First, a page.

Comedians shouldn’t be political. At least that's what Alex Edelmen previously thought before an onslaught of anti semitic online abuse provoked him to reconsider his duty as a comic. The result is a monologue about his undercover encounter with neo nazis which is a laugh out loud exploration of Jewishness, racism, and jigsaw puzzles.

Near the beginning of the performance, Alex explains how he used to wish he was white, to which there are puzzled laughs in the audience, isn’t the man in front of us white? However throughout the performance Alex dismantles the idea of whiteness, articulating the confusing reality of experiencing privilege alongside antisemitism with great clarity. This leaves the audience with new invaluable insight into what it means to be Jewish in 2023.

Importantly, ‘Just for Us’ deep themes don’t compromise its hilarity. Edelmen seamlessly weaves in hilarious anecdotes about his family life, which often have roots in his need to straddle his American and religious identities. A tale about a kosher Christmas his mother put on for her lonely friend captures this duality perfectly. He also makes room for plenty of ‘dumb’ jokes, as he modestly puts them, from a sign language learning Gorilla to Prince Harry snorting cocaine through a rolled up picture of his nan.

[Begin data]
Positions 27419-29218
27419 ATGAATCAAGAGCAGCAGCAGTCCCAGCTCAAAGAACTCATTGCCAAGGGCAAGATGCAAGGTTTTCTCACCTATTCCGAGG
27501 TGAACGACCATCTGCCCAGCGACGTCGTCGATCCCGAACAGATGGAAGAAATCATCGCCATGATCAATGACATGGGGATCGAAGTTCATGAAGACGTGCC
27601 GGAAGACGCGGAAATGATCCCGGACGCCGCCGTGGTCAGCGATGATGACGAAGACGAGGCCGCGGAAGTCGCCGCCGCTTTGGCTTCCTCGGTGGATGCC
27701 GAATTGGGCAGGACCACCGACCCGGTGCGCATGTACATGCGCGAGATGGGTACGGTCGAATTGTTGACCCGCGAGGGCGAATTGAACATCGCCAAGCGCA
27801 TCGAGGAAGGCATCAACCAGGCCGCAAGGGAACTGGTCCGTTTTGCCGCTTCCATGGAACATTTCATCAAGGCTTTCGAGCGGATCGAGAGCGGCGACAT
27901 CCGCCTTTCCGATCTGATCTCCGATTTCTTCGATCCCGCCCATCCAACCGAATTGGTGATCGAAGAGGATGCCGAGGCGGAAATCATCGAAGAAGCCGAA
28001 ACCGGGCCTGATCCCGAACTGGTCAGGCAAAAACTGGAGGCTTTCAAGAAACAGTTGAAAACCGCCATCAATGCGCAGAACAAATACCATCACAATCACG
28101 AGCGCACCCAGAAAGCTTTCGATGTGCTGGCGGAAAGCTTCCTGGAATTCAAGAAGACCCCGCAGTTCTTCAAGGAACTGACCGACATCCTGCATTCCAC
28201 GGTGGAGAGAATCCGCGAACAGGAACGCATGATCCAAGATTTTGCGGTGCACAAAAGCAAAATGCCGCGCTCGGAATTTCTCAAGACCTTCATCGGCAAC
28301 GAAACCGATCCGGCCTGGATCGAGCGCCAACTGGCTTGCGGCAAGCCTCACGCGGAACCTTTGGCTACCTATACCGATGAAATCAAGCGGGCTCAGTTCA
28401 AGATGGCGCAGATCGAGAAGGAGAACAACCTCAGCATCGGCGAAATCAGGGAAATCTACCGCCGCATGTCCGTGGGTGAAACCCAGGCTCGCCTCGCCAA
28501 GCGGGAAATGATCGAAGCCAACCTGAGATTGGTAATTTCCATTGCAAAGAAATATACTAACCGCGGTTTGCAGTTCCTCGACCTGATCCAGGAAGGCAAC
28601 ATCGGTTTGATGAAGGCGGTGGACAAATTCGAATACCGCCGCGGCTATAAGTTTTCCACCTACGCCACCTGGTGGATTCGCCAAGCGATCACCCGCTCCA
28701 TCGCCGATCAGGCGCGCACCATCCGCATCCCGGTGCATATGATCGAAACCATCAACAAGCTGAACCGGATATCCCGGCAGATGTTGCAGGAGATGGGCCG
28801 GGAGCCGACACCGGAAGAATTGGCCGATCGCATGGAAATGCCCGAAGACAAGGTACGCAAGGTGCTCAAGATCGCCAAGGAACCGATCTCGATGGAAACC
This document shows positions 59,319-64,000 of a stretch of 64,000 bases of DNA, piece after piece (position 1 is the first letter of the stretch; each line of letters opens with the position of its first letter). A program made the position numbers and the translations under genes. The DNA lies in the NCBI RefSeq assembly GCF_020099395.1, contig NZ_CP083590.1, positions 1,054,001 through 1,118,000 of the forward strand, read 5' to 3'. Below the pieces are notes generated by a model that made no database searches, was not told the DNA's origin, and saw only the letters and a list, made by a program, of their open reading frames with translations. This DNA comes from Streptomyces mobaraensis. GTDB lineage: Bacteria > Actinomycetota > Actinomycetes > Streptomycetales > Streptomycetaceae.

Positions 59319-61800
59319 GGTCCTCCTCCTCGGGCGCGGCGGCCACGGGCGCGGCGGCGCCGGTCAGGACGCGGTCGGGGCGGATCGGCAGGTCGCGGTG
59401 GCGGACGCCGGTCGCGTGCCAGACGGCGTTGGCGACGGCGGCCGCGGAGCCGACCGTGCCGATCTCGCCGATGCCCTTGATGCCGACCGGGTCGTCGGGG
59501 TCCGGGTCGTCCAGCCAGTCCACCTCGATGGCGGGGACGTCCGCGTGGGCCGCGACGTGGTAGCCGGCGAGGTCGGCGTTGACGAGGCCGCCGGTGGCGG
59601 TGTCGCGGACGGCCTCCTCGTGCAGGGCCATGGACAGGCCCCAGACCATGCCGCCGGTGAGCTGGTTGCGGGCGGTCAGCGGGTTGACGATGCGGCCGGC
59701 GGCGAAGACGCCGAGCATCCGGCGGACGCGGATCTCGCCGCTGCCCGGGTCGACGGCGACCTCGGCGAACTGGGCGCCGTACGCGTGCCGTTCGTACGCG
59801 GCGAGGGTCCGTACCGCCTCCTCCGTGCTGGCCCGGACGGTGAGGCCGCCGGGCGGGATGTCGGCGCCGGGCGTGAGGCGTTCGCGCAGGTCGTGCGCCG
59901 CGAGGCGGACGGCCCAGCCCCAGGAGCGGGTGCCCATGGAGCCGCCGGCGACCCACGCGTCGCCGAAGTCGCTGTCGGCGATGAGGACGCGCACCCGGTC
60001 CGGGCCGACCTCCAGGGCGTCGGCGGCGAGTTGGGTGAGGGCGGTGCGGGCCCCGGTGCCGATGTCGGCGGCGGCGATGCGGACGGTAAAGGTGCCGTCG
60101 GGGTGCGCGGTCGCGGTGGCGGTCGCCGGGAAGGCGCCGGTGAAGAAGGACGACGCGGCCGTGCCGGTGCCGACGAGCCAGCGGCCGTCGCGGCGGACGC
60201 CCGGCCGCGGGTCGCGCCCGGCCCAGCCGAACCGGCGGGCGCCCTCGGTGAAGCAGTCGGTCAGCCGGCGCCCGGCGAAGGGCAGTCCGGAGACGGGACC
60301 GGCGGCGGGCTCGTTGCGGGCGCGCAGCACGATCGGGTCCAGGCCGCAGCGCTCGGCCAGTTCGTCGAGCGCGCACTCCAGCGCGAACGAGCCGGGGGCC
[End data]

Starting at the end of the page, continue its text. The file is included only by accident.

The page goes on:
At the center of the show is the spine tingling story of when Edelmen crashed a white nationalist meet up in Queens. He paints the characters he meets with such precision and humor that the viewer feels they are intruding on the meeting themselves. We meet a range of colorful characters, from a jigsaw obsessed elderly lady to potential romantic interest Chelsea, who Alex quips would make an unlikely match fit for a romantic comedy. Remarkably, Alex tells the story with a level of empathy that makes us question if these individuals are evil, or poor radicalized and deeply unhappy souls.

Whichever conclusion you come to, this performance is an essential exploration of racism which will leave you with a lingering perspective as well as an aching belly. ‘Just for Us’ is a triumph that shows that a comedian can, and should, dabble in politics.

Catch it at the Menier chocolate factory until the 26th of February, buy tickets below.